is possible, as Mr. Laslett suggests, though linlIk ely that the
teaching of undergraduates is no better at Oxford and Cambridge than elsewhere, but it is misleading for him to imply, by the use 'of such loaded words as 'immature graduates, ambitious
schoolmasters, indigent wives, aged retainers and hangers-on of every sort,' that the colleges farm out their work to incompetents.
As a member of one of the categories lambasted by Mr. Laslett I can assure him that it is not through immaturity, ambition, indigence, old age or the de- sire to jump on to the tail-board of the academic band-wagon that we accept teaching work offered by the colleges. The fact is that there are certain types of teaching which we can do more effectively than the dons (who, goodness knows, have their hands full nowadays with research, lectures, tutorials and extra-academic duties of all kinds). The intel- lectual quality of our teaching does not, I hope. fall below proper university standards; nor does our devotion to the undergraduates whom the colleges entrust to our care. Continental universities have long appreciated that professeurs de lyctle, for example, are perfectly competent to teach at high levels, and the rigid barriers which some would seek to erect between the various types of educational- institution in this country can only `act as a deterrent to good teaching.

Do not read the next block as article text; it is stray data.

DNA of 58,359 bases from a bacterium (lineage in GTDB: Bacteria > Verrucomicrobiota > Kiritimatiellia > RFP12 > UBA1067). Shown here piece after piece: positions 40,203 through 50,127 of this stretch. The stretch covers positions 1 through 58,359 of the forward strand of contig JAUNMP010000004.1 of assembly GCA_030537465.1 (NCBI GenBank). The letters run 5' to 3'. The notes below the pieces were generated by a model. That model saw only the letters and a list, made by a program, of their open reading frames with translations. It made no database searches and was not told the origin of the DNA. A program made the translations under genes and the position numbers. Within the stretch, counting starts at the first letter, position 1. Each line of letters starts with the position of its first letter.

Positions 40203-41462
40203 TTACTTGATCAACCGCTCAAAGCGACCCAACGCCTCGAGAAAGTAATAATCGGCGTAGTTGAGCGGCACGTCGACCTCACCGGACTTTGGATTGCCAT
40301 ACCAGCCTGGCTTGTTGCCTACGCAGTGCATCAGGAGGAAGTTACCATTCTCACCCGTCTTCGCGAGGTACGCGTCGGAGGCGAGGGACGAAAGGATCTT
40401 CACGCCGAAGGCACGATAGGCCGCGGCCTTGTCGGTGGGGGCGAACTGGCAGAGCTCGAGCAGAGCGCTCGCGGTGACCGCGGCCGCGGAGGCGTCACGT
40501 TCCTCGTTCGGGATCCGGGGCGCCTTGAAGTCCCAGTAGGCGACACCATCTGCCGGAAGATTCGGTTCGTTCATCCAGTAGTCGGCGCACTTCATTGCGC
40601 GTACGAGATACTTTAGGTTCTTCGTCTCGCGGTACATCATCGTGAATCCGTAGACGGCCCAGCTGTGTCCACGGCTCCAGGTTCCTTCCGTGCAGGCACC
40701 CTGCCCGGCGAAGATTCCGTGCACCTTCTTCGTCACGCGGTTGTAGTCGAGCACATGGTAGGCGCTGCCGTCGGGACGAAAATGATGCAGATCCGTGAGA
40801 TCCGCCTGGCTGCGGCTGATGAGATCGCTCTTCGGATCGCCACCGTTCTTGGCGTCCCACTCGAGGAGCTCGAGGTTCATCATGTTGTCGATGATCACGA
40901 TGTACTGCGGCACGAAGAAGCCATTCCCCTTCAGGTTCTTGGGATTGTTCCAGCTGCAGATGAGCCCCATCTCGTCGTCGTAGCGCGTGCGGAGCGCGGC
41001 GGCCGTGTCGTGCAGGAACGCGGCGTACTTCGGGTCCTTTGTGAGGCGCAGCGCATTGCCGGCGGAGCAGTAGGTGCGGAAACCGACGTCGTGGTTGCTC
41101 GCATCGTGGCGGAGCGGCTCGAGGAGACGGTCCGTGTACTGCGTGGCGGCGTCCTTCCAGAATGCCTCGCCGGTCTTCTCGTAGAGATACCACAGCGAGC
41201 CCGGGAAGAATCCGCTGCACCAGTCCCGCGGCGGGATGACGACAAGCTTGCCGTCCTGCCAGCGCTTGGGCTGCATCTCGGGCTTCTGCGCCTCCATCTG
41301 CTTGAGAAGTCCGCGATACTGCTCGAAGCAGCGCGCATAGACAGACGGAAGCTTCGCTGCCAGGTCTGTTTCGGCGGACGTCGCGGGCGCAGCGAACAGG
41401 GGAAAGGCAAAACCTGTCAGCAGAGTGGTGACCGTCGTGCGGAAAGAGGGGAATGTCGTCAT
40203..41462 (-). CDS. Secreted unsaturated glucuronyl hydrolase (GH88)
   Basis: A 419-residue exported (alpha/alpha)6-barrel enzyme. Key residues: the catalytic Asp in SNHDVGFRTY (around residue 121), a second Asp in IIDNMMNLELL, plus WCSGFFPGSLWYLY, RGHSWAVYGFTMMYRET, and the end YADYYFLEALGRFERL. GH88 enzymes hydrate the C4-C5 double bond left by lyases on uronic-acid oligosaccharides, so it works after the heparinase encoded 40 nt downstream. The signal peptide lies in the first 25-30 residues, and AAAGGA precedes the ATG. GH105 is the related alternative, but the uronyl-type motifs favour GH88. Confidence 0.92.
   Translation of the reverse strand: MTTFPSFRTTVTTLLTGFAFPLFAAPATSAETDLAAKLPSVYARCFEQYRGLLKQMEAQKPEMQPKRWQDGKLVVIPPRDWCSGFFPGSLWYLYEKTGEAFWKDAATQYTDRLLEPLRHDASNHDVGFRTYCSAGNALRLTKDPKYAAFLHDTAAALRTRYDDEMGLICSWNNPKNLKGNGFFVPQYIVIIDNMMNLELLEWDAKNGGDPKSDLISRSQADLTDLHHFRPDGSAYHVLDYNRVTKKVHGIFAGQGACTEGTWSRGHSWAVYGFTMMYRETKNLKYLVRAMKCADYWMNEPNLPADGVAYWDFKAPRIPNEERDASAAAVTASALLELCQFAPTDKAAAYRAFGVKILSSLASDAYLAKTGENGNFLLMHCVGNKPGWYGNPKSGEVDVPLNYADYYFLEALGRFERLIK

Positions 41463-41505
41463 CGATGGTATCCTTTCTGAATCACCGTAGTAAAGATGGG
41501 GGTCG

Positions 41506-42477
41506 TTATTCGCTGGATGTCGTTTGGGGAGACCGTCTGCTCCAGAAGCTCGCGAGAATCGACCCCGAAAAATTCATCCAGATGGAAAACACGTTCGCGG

If, by making use of our services, the colleges are able, in a period of increasing pressure upon the time and energies of established lecturers and 'fellows.', to continue in certain fields the tradition of personal tuition, close argument and discussion with undergraduates so rightly commended by Mr. Leigh and Mr, Moore, then they will maintain their unas- sailable position . among our teaching institutions. N. P. WRIGHT Senior Modern Languages Master The Leys School, Cambridge